Photo of Gamma Delta Society
Gamma Delta Society in 1896, Courtesy of the Carleton Archives

However, the literary societies also maintained an exclusive aura which many non-members at Carleton found distasteful. Carls had to apply to join the societies, and the blackbox admissions process rejected plenty of applicants for unclear reasons. As time went on, the societies became more and more fraternity- and sorority-like. They played a large role in freshman hazing rituals, including hosting a battle royale between freshmen and sophomores every year for possession of a navy-blue wrapped cane and “blanket bouncing,” where society members would find a sheet, place a first-year in the middle of it, and bounce them up and down repeatedly. These were all parts of what came to be known as “Hell Week,” an initiation period during the first week of fall term every year.

Paddle in use
Photograph of a Paddling from the Adelphic Society, Courtesy of the Carleton Archives

Perhaps the most violent form of literary society initiation was paddling, when members of the societies would craft wooden paddles and adorn them with society symbolism. Then, they would find first-years, targeting those who wanted to join their society, bend them over, and beat their rears. Below, you can find an example of a paddle owned by a member of the Adelphic Society, which would have been used for this purpose.

Despite distaste with some of these practices, the Carleton literary societies remained the most influential social organizations on campus through the First World War. New women’s societies (Gamma Delta in 1887, Delta Phi in 1889, Alpha Delta in 1891, Sigma Lambda in 1906, and Kappa Theta in 1912) and men’s societies (Athenian Society in 1897, Delian Society in 1909, Corinthian Society in 1913, and Alethan in 1914) were formed throughout this heyday. Faculty members could also be granted honorary membership of these societies, and representatives of the major groups helped form Carleton’s first student government in 1920.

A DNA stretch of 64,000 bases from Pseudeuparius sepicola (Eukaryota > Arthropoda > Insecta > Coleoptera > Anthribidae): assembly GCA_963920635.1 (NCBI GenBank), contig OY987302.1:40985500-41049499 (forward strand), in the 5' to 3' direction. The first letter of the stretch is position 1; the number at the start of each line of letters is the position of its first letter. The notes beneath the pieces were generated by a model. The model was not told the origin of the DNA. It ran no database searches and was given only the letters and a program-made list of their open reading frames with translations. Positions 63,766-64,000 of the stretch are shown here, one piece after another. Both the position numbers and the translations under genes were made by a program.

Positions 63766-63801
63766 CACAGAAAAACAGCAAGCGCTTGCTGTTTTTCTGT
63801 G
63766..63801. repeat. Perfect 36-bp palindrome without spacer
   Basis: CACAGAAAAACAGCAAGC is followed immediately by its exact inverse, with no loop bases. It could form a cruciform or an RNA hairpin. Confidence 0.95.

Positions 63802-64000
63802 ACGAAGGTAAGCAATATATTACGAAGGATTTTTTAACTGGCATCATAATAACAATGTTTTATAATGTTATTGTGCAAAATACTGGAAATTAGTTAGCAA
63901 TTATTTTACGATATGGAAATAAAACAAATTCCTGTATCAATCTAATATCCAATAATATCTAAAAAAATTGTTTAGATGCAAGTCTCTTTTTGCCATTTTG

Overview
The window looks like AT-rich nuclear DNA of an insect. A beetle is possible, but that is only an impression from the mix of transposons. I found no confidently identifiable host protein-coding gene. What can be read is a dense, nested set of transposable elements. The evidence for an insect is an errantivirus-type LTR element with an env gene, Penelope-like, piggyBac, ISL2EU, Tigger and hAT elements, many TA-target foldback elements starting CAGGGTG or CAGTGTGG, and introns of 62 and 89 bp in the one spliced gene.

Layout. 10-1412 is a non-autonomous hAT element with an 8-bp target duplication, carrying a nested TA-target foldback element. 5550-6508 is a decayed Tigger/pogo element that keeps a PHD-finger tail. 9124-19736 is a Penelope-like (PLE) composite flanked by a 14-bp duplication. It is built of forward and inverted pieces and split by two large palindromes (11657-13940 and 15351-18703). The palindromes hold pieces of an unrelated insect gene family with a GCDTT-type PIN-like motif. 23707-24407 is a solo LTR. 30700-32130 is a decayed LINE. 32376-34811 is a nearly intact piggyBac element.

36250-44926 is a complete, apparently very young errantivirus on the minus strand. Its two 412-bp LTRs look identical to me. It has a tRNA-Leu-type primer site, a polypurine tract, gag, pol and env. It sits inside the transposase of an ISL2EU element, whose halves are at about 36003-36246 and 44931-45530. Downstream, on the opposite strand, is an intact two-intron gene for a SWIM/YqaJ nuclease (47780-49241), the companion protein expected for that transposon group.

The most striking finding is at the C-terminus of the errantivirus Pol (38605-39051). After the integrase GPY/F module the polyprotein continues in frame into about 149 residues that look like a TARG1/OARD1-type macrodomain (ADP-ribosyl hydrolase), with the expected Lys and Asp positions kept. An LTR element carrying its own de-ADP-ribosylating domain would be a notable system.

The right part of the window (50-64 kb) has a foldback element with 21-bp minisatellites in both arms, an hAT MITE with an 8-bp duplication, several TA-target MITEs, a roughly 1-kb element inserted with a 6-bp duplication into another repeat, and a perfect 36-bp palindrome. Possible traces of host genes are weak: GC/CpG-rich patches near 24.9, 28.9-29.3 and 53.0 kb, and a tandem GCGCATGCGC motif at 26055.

This new decade also heralded a downturn for the literary societies, though, as campus opinion turned decisively against their fraternity-like organization, exclusive tendencies, and extreme hazing rituals. Through the 1920s and 1930s, membership fell, events like “Hell Week” were banned, and many societies closed down altogether. Only six groups remained by the mid-1930s, including the Philomathian Society.

The tension between the increasingly small literary societies and the rest of Carleton’s campus community came to a head in 1948, when an op-ed in The Carletonian, once a bastion of the Philomathians, published an op-ed by a senior denouncing the remaining literary societies’ exclusive tendencies and calling for their dissolution. The article sparked an antagonistic debate on campus which could only be settled by the Carleton Student Association. The CSA held a debate on the subject, where the societies were both defended and attacked. In the end, the student body voted 528-335 in favor of the disestablishment of the literary societies. This decision was confirmed in a concurring vote by faculty members in 1949.

With that, the literary societies and their fraternity-like culture were gone from Carleton campus life. The students had made it clear that they stood against exclusive groups, a position held to this day and embodied in Carleton’s inclusive club policies.